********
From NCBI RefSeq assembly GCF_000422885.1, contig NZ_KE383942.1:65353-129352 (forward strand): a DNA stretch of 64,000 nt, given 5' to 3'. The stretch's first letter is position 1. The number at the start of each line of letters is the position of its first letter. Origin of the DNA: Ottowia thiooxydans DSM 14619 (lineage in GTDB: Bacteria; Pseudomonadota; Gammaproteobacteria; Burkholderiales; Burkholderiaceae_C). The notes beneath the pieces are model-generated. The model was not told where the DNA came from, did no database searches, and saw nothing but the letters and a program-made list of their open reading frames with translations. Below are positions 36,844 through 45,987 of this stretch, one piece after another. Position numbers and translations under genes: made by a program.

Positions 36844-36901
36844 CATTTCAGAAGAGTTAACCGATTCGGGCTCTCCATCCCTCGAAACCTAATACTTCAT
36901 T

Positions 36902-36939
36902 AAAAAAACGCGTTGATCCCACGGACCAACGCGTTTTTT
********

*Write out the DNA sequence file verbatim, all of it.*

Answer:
From NCBI RefSeq assembly GCF_000422885.1, contig NZ_KE383942.1:65353-129352 (forward strand): a DNA stretch of 64,000 nt, given 5' to 3'. The stretch's first letter is position 1. The number at the start of each line of letters is the position of its first letter. Origin of the DNA: Ottowia thiooxydans DSM 14619 (lineage in GTDB: Bacteria; Pseudomonadota; Gammaproteobacteria; Burkholderiales; Burkholderiaceae_C). The notes beneath the pieces are model-generated. The model was not told where the DNA came from, did no database searches, and saw nothing but the letters and a program-made list of their open reading frames with translations. Below are positions 36,844 through 45,987 of this stretch, one piece after another. Position numbers and translations under genes: made by a program.

Positions 36844-36901
36844 CATTTCAGAAGAGTTAACCGATTCGGGCTCTCCATCCCTCGAAACCTAATACTTCAT
36901 T

Positions 36902-36939
36902 AAAAAAACGCGTTGATCCCACGGACCAACGCGTTTTTT